Forecast: This could do well in a bicentennial display with John Kukla's A Wilderness So Immense and Charles Cerami's Jefferson's Great Gamble, which offer fuller accounts of the purchase (Publishers Weekly, May 26, 2003)

"...there should be more books like this: concise, tightly argued, clearly written..." (Sunday Times, 31 August 2003)

Synopsis

A renowned historian’s fascinating account of how the United States doubled its size.

In 1803, President Thomas Jefferson bought the Louisiana Territory from France for $15 million. The purchase, which included over 600 million acres, extended the boundaries of the United States from the Mississippi River to the Rockies, ending French colonial ambitions in North America, adding lands that would become the better part of thirteen states, and fueling the idea of Westward expansion and Manifest Destiny.

Now, historian Thomas Fleming takes a fresh look at this decisive moment in American history — and brings to life the diplomatic maneuvering and political battles that led to the purchase. We encounter a cavalcade of striking personalities: Jefferson, the enigmatic, mercurial ideologue; James Madison, the shrewd, eminently realistic secretary of state; Robert Livingston, the Hudson River grandee who was ambassador to France; Alexander Hamilton, who energized New England opposition to the "unconstitutional" purchase; Talleyrand, the supremely corrupt foreign minister of France; and Napoleon Bonaparte, the man of destiny himself. Brimming with vivid details, forgotten facts, and astute insights, The Louisiana Purchase is a treat for history readers everywhere.

Synopsis

From The Louisiana Purchase

Like many other major events in world history, the Louisiana Purchase is a fascinating mix of destiny and individual energy and creativity. . . . Thomas Jefferson would have been less than human had he not claimed a major share of the credit. In a private letter . . . the president, reviving a favorite metaphor, said he ""very early saw"" Louisiana was a ""speck"" that could turn into a ""tornado."" He added that the public never knew how near ""this catastrophe was."" But he decided to calm the hotheads of the west and ""endure"" Napoleon's aggression, betting that a war with England would force Bonaparte to sell. This policy ""saved us from the storm."" Omitted almost entirely from this account is the melodrama of the purchase, so crowded with ""what ifs"" that might have changed the outcome-and the history of the world.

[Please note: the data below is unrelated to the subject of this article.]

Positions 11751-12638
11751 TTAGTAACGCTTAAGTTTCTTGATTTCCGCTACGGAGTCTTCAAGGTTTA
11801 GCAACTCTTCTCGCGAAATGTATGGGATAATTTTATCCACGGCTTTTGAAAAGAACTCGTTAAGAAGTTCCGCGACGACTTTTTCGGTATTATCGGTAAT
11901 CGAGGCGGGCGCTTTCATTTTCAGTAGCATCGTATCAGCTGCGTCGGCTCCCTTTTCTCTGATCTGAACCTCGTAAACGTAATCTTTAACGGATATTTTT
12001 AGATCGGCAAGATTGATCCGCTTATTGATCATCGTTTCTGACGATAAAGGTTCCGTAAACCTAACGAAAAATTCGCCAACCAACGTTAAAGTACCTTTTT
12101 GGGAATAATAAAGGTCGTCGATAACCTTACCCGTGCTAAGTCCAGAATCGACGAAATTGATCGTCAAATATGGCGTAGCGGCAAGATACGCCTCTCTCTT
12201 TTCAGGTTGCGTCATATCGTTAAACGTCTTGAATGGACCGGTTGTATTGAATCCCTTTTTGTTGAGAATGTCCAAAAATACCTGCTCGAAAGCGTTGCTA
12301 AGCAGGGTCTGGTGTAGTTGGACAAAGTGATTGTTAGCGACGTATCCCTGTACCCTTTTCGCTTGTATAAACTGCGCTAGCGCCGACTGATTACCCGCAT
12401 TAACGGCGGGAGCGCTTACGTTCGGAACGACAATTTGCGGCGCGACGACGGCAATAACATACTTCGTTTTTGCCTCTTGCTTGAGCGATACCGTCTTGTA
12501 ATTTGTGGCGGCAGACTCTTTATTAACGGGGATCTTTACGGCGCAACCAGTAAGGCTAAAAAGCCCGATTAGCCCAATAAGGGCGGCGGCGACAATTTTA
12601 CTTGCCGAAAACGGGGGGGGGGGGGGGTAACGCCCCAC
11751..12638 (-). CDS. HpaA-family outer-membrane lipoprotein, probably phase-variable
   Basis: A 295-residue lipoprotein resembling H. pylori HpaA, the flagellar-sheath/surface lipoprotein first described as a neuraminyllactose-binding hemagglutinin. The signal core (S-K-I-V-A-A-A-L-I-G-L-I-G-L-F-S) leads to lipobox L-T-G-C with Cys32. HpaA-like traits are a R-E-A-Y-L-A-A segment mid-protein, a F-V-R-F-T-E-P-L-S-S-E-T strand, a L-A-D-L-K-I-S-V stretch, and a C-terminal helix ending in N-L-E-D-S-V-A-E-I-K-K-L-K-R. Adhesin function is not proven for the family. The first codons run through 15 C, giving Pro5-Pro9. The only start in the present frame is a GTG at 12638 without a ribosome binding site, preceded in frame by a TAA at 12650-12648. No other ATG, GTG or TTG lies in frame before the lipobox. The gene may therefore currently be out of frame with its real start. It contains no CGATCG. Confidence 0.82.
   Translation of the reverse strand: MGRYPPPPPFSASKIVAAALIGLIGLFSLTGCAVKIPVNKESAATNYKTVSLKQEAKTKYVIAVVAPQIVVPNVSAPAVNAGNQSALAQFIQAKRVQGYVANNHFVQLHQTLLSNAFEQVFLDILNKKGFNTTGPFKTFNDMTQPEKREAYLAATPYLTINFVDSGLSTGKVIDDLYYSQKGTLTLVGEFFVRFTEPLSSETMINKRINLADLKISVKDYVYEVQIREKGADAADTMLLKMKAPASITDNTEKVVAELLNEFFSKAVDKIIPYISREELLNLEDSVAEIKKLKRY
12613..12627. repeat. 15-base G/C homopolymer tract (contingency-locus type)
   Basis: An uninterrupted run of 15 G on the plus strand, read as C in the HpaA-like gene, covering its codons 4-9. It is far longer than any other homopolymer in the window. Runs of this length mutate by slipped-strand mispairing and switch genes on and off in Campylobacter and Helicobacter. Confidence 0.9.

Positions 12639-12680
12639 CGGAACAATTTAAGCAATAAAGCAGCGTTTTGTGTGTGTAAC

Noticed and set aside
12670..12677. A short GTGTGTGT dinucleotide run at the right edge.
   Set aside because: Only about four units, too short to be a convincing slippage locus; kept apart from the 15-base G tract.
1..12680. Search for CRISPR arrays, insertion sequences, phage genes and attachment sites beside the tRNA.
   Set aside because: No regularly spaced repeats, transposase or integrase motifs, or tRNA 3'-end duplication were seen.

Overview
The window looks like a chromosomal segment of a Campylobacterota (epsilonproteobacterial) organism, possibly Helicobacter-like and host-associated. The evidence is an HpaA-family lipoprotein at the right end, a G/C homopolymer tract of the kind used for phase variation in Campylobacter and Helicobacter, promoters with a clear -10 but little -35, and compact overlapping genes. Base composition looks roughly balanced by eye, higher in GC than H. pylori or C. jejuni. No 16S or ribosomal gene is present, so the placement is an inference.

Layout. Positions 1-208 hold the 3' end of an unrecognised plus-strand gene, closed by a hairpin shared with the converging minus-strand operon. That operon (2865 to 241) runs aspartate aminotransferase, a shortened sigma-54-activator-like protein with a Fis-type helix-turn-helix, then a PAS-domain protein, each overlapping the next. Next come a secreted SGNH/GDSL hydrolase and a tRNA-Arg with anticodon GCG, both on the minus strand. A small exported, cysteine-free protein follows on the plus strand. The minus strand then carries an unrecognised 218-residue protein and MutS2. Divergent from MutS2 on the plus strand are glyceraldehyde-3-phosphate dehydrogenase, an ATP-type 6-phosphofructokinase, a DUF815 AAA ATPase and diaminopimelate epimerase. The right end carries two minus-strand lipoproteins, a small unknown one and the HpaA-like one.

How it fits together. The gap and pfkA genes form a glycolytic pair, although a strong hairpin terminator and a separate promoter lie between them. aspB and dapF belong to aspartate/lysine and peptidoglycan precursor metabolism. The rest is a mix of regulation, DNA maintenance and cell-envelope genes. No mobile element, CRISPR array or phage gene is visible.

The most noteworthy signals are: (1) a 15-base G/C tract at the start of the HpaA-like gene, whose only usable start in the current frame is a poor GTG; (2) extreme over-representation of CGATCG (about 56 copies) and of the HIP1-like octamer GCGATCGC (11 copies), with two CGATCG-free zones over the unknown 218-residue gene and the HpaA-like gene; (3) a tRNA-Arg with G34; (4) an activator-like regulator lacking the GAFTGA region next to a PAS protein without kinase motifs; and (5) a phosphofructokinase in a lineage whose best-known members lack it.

The reports of the Lewis and Clark expedition . . . electrified the nation with their descriptions of a region of broad rivers and rich soil, of immense herds of buffalo and other game, of grassy prairies seemingly as illimitable as the ocean. . . . From the Louisiana Purchase would come, in future decades, the states of Arkansas, Missouri, Iowa, Nebraska, South Dakota, and large portions of what is now North Dakota, Montana, Wyoming, Minnesota, Colorado, and Louisiana. For the immediate future, the purchase, by doubling the size of the United States, transformed it from a minor to a major world power. The emboldened Americans soon absorbed West and East Florida and fought mighty England to a bloody stalemate in the War of 1812. Looking westward, the orators of the 1840s who preached the ""Manifest Destiny"" of the United States to preside from sea to shining sea based their oratorical logic on the Louisiana Purchase.